Salary Break Up Calculator Is The New Toy For Techies!

“What is the need of the Salary Break Up? Why can’t I get the entire package in hand?”

This is each employee’s basic thought always after we get our monthly salary, which is divided into bits and pieces to different sectors. 

When you release an offer letter, how many of the candidates look into the salary breakage part?

I am sure 80% of candidates focus on increasing CTC while negotiating terms with you, without paying much attention to the salary structure. 

And you know they are looking at it in a wrong perspective, but you are not being able to make them understand that. And hence, they are backing out quite often from the salary negotiation part.

Maybe it’s time you start talking about the CTC less and all the extra beneficial part of the salary structure more!

Though a higher CTC is an important aspect when it comes to salary negotiation, structuring it well to maximize the take-home and minimize the tax outgo is similarly important.

While you may not have the complete control over the way a candidate’s salary is structured, but employers today are flexible enough to design it in the candidate’s way. You can help them in doing that.

But before you approach them to do so, let’s go through all the basics you need to know to calculate your salary once again!

What is your CTC consists of?

CTC or Cost To Company is the total amount a company spends on an employee per annum. It refers to the total salary package of the employee.CTC is inclusive of monthly components like basic pay, allowances, reimbursements, and annual components like gratuity, annual bonus, etc.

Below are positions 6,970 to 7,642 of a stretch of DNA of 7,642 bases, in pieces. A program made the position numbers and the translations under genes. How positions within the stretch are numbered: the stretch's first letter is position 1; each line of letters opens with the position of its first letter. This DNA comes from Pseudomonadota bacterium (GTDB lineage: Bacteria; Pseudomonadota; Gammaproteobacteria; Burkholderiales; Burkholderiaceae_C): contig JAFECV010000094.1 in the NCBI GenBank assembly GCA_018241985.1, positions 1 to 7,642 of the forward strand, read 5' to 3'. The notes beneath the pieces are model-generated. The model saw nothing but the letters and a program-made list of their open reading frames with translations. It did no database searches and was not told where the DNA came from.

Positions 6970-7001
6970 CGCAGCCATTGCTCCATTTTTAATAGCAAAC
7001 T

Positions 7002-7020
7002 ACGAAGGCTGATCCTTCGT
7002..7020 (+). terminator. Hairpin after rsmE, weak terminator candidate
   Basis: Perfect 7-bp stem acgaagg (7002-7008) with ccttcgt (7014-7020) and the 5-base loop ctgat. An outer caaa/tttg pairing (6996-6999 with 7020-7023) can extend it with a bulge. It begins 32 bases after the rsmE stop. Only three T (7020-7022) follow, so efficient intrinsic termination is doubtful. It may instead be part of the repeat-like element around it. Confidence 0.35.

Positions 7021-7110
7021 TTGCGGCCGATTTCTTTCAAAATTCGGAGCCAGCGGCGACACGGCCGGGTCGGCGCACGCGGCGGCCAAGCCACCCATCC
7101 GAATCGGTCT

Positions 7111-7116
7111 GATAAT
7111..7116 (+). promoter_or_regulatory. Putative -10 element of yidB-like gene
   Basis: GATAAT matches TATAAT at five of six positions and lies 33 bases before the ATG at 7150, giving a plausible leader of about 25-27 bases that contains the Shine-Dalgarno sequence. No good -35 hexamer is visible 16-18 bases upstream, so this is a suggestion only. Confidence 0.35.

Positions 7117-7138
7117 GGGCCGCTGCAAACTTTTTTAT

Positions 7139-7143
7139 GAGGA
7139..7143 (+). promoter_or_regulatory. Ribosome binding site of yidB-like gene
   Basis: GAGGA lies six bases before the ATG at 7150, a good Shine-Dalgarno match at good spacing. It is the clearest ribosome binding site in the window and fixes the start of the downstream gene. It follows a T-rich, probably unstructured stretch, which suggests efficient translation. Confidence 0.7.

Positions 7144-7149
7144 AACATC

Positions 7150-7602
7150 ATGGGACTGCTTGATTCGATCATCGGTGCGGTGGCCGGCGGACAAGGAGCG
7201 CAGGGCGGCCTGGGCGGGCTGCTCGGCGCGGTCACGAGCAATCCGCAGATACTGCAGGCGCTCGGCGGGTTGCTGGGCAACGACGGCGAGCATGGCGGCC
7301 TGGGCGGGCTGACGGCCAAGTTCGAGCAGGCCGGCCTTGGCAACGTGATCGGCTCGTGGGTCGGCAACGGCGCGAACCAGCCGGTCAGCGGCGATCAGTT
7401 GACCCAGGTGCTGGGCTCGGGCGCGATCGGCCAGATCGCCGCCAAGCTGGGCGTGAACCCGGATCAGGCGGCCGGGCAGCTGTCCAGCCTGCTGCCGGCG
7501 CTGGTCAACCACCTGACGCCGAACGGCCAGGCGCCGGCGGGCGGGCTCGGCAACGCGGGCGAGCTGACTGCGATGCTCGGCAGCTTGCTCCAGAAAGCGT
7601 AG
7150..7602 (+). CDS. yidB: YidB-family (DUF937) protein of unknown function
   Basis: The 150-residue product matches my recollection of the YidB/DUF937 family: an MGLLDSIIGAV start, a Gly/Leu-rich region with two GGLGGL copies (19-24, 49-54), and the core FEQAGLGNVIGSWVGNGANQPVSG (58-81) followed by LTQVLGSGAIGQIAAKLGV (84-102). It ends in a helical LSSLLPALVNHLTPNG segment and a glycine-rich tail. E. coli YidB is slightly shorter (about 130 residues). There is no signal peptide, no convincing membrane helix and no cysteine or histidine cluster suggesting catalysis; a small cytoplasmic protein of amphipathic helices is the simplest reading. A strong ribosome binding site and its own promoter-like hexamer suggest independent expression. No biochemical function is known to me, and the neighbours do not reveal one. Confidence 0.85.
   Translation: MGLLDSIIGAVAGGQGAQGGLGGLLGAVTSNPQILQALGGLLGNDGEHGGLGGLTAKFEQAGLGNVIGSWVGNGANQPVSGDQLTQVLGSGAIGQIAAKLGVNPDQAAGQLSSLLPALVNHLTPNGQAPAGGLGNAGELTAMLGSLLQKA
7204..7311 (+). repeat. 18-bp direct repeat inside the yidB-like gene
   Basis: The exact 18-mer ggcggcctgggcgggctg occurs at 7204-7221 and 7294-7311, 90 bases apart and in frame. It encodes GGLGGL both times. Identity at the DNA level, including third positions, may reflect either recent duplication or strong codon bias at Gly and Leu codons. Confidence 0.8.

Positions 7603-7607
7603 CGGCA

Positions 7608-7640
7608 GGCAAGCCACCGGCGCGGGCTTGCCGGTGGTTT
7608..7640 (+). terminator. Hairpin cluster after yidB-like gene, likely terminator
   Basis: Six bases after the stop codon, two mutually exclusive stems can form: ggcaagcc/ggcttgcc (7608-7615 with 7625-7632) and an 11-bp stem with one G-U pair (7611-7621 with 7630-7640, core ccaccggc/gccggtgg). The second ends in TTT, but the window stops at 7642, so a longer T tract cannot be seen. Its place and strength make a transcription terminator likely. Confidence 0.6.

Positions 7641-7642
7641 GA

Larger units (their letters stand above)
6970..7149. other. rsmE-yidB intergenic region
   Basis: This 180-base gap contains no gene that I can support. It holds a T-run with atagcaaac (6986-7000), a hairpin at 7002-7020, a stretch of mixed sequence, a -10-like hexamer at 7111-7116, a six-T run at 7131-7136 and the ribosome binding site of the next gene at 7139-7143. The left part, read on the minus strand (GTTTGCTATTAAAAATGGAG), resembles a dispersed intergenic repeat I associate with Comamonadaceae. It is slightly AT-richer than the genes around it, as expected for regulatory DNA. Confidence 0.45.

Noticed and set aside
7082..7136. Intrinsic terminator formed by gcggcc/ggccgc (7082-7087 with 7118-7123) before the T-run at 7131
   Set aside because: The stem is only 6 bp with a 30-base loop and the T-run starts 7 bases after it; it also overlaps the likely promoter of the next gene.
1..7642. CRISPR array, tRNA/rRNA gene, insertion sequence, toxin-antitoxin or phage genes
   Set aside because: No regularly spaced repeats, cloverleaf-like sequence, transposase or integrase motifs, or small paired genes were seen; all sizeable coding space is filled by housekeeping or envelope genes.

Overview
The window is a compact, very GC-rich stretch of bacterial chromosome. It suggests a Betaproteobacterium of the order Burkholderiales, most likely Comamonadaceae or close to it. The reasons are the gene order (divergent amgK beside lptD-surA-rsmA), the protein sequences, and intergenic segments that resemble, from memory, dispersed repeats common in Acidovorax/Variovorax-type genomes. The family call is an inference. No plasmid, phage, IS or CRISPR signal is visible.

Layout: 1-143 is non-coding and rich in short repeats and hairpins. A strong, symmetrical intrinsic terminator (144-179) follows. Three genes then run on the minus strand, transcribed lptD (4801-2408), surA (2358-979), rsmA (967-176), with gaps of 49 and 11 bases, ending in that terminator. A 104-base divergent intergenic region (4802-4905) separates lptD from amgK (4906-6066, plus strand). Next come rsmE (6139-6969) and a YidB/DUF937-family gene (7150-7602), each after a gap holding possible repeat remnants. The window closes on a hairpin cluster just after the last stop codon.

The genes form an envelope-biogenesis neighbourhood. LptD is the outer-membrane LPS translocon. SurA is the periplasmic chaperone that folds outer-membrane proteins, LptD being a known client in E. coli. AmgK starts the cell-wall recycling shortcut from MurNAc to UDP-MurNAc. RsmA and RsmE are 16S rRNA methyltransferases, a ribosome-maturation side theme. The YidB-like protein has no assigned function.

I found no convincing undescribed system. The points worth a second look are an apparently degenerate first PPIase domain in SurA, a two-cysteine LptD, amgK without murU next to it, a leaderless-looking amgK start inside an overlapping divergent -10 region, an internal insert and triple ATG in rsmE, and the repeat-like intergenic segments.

The take-home salary of an employee and his CTC is never the same. Some components of CTC are not included in the take-home salary.

Let’s take a look at the common salary components now.

Basic Salary:

Basic salary is the base income of an individual. It is a fixed part of one’s compensation package. 

A basic salary depends on the employee’s designation and also the industry in which the employee works.

Gross Salary:

Gross salary is the amount calculated by adding up one’s basic salary and allowances, before deduction of taxes and other deductions. It includes bonuses, overtime pay, holiday pay, and other differentials.

  Gross Salary= Basic Salary + Allowances + HRA

Net Salary Or Take Home Salary:

Net Salary is also called the take-home salary. That implies, how much do you exactly get in hand after all the deductions.

Net salary or take-home salary is obtained after deducting income tax at source (TDS) and other deductions as per the relevant company policy.

 Net Salary = Basic Salary + HRA + Allowances – Income Tax – Employer’s Provident Fund – Professional Tax

Now, how can you structure the allowances and deductions? Of course, there are some rules. But what are they?

Let’s have a look at that too.


An allowance is an amount received by the employee for meeting service requirements. Allowances are provided in addition to the basic salary and vary from company to company. Some common types of allowances are discussed below:

  • HRA or House Rent Allowance: It is an amount paid out to employees by companies for expenses related to rented accommodation.
  • Leave Travel Allowance (LTA): LTA is the amount provided by the company to cover domestic travel expenses of an employee. It does not include the expenses for food, accommodation, etc. during the travel.
  • Conveyance Allowance: This allowance is provided to employees to meet travel expenses from residence to work.